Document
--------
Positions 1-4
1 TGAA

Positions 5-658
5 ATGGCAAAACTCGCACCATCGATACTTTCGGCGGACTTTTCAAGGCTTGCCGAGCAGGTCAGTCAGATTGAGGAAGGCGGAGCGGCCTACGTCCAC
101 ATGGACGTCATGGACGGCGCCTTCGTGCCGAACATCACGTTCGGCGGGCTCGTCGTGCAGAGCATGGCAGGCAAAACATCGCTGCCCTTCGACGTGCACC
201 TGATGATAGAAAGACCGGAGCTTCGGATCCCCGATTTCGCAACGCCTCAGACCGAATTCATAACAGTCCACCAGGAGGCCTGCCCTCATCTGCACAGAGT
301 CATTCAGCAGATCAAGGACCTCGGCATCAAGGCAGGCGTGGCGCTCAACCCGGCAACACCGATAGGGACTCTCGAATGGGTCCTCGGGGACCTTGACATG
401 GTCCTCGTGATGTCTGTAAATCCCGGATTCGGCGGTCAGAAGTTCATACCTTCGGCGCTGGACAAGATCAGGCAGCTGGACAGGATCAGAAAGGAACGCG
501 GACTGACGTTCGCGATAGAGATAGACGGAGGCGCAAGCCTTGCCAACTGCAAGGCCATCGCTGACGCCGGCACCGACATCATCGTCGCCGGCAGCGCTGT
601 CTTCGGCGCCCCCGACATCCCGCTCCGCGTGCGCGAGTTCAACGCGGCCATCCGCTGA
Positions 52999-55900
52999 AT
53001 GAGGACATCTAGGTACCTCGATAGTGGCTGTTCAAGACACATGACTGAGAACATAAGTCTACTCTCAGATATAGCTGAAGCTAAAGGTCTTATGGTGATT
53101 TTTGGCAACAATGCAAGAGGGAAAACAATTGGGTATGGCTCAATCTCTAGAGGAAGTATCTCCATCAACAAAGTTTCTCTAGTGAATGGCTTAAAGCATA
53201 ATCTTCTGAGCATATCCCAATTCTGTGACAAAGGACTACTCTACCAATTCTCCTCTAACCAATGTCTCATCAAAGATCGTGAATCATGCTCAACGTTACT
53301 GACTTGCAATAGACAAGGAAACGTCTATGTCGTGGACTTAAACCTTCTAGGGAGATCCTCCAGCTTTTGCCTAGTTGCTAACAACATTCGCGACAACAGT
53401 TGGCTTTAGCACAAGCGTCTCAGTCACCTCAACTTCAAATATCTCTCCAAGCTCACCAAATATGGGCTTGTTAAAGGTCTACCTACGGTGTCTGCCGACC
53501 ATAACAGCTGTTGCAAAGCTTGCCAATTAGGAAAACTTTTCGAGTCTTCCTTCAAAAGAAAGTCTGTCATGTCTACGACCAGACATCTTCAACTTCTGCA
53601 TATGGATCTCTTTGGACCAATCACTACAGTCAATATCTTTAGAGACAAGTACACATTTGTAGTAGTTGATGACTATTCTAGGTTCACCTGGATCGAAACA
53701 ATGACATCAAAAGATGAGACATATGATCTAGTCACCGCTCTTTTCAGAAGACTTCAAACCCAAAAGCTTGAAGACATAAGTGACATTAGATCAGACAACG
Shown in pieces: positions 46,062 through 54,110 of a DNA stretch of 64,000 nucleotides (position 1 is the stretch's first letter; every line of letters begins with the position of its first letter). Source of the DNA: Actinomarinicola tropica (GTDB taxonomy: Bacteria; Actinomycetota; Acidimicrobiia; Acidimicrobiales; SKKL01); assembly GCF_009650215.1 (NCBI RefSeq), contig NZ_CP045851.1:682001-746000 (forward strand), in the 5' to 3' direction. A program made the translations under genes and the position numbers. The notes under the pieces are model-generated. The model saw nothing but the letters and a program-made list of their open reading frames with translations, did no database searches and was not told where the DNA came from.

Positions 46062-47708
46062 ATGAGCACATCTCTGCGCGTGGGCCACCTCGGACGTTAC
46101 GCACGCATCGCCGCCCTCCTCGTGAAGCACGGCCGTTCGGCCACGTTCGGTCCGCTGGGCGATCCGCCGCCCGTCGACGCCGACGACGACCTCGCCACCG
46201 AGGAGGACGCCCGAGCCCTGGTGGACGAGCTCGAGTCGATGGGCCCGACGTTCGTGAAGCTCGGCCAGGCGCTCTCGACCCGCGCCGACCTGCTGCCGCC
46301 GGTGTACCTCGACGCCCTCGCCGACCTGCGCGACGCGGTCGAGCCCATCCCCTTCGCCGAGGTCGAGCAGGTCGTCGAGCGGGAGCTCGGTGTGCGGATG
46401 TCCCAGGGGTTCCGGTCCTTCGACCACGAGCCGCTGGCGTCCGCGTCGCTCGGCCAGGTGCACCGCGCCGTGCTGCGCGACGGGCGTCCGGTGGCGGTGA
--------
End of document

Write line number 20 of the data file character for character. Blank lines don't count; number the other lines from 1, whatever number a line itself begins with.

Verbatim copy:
53701 ATGACATCAAAAGATGAGACATATGATCTAGTCACCGCTCTTTTCAGAAGACTTCAAACCCAAAAGCTTGAAGACATAAGTGACATTAGATCAGACAACG